Blue Pearl Software has extended its reach into the world of field-programmable gate array (FPGA) design and verification with a project that has culminated in a tighter integration between its timing analysis tools and the Synopsys Synplify Pro tool.
The integration is designed to focus the logic optimizations performed by Synplify Pro to make it easier to fit large designs into a target part and ensure that it is not over-constrained.
Shakeel Jeeawoody, director of product marketing at Blue Pearl, explained at DATE: “What we do is look at each path in a design and determine whether the path is activatable within a single clock cycle. If not, that is deemed a ‘false path’. The second thing we do is identify which are multicycle paths. Then having identified those accurately, what we do is generate constraints using the SDC format that identify that these are paths that Synplify does not have to optimise. This ensures you meet timing more quickly because the tool is not attempting to optimize logic paths unncessarily.”
Jeeawoody added: “We work at the RTL level. And we understand the functionality of the design. If you go from state machines down to netlist level you lose that visibility. That is why we can find these complex multicycle paths.”
Focusing synthesis is becoming increasingly important as designs reach into the multimillion-gate region thanks to the imminent arrival of 28nm-process paths – and compile times potentially stretch out from hours into days.
However, the links between RTL analysis and synthesis are not quite as straightforward in the FPGA domain as in the ASIC-design world. The project needed close cooperation between Blue Pearl and Synopsys.
Jeeawoody said: “We work with Altera and Xilinx but with Synopsys we have brought collaboration to the next level.”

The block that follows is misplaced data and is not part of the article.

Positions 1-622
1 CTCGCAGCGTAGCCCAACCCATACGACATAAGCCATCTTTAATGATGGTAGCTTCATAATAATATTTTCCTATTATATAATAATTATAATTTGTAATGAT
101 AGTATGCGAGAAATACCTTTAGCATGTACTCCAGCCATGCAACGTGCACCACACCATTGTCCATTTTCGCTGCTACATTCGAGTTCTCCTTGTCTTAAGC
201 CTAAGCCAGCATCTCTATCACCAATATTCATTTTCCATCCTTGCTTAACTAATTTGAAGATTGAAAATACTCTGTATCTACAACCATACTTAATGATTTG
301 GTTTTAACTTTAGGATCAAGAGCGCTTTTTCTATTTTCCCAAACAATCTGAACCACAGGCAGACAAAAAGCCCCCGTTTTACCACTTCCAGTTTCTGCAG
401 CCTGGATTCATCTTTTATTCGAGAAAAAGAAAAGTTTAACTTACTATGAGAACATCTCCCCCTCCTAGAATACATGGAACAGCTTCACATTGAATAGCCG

Ellis Smith, CEO of Blue Pearl, said: “It’s a big issue that we are helping with. Synthesis tools for FPGA weren’t built from the beginning to accept timing constraints. They used to look at timing purely at the gate level.”
The problem with passing constraints to FPGA synthesis is that the RTL-gates conversion first goes through a mapping phase which is followed by logic optimization, at which point the tool will read in SDC data that takes into account this mapping.
Jeeawoody explained: “We intercept the first phase of synthesis. We gather the register map and then generate the SDC. Typically, you don’t intercept this intermediate data but you have to use to generate SDC for the second phase.
“This approach is also possible with Xilinx and Altera: We are working with them,” Jeeawoody added.
Last month, Blue Pearl released the 6.0 edition of its main software suite with extra support for SystemVerilog and VHDL, as well as FPGAs. The company will be running its next workshop on the update at its Santa Clara HQ on April 19. Software evaluations are also available now.